‘I Believe in God, and the Internet is my Religion’ | The Radical Commons | Marx

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Thanks to @designbygecko for putting me on to this extraordinary talk by Jim Gilliam at a web conference recently. Jim was brought up a fervent evanglical – and remains so, except that his faith is now truly in the Internet.

He has his reasons for his conversion: he’s suffered multiple cancers and had to have bone marrow and dual-lung transplants, and each step of the way it was other people on the web who pushed for him to be given access to procedures, campaigned for him and gave him encouragement.

Gilliam is serious: the internet is his religion. He believes fervently in its power to build a new world, by connecting people together and giving them a voice and an opportunity to create.

God is what happens when humanity is connected. Humanity connected is God. Each one of us is a creator, but together we are THE creator.

A couple of things I’d want to say about this. Firstly, it connects quite well with Zizek’s view of Christianity. He proposes that in the crucifixion we see the actual death of God, and it is then in the community of the Spirit (who like Google will, as John 14:26 puts is, teach you all things and remind you of everything I’ve said 😉 ) who become the risen Christ – embodying God on earth in Marxist collectives.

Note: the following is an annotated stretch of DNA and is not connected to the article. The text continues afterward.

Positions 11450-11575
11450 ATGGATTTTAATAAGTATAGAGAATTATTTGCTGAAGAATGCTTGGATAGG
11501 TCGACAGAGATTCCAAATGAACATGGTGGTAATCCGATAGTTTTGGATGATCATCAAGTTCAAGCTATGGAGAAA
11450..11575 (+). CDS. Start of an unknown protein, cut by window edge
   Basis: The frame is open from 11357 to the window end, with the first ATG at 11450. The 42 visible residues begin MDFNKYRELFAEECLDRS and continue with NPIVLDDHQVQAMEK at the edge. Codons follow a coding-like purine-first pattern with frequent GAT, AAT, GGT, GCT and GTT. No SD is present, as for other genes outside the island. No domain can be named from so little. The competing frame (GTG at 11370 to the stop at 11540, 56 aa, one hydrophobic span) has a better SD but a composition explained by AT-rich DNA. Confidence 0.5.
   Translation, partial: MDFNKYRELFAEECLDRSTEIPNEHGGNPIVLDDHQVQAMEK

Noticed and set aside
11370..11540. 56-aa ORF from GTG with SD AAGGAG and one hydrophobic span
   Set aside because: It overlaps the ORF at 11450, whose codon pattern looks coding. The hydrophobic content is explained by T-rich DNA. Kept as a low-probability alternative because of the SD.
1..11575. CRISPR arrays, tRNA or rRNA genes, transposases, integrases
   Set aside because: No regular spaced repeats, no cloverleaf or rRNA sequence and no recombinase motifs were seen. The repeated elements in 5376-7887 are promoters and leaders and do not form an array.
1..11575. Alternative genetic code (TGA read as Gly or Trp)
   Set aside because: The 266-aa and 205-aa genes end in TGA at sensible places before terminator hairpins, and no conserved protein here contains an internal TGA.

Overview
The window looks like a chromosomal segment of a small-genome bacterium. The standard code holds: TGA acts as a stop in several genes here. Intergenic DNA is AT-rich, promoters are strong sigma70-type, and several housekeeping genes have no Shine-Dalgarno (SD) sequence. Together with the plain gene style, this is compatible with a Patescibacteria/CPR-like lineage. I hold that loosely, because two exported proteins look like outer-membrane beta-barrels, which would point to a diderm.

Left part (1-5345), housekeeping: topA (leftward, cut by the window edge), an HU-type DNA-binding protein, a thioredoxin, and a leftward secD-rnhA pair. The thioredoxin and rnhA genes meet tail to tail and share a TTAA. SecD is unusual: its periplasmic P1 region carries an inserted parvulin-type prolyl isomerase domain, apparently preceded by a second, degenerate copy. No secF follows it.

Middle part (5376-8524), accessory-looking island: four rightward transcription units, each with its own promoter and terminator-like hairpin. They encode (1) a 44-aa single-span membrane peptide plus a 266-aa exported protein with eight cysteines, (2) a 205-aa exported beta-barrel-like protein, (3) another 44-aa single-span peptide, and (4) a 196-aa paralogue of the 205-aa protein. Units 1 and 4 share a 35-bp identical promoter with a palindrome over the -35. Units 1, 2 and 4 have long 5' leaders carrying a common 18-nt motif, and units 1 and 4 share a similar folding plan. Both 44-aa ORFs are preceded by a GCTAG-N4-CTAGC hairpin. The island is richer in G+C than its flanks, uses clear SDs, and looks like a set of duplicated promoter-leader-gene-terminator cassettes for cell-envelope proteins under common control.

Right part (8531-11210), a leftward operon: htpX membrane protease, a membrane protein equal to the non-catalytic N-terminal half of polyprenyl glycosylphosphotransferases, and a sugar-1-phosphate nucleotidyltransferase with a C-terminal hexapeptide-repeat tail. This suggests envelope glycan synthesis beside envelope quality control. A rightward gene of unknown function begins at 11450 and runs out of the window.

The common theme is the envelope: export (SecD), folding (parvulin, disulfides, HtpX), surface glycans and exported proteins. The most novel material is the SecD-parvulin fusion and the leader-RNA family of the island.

Marx’s contention was that we are alienated from our labour, and this fits well with Gilliam’s vision, because he sees the internet as the way for us to rid ourselves of this alienation and become fulfilled people. As Zizek put it in First as Tragedy, Then as Farce:

Enclosure of the commons is a process of proletarianization of those who are excluded from their own substance… The present conjecture compels us to radicalise it to an existential level well beyond Marx’s imagination.

In this sense, the internet is one way of radicalising the commons to a level that would have been beyond Marx’s imagination. What I am convinced about is that the route out of our capitalist malaise is via a reinvigoration of ‘the commons’ in its broadest sense: we need to rediscover what it means to share a common life, to act communally and regularly beat down enclosures where we see them encroaching on the common ground which is the theatre within which community life is lived.

But I have my doubts about Gilliam’s internet fervency. Perhaps he is more right than he believes: the internet is rather like a religion, and is thus open to serious power abuse and practices of disinformation. What appears to be ‘free’ and ‘abundant life’ can actually a whole lot of wasted time getting anxious on Facebook, or trying to pump some deadened hashtag into life.

Whereas Gilliam believes the internet will redeem people, unshackle them and allow them to reach their potential, I believe that only other people can do that. The web can inspire people to great acts of altruism, but it can also drag people into grand selfishness and vanity. It is, in other words, only a technology, and, as such, it deserves our worship only as much as a golden calf.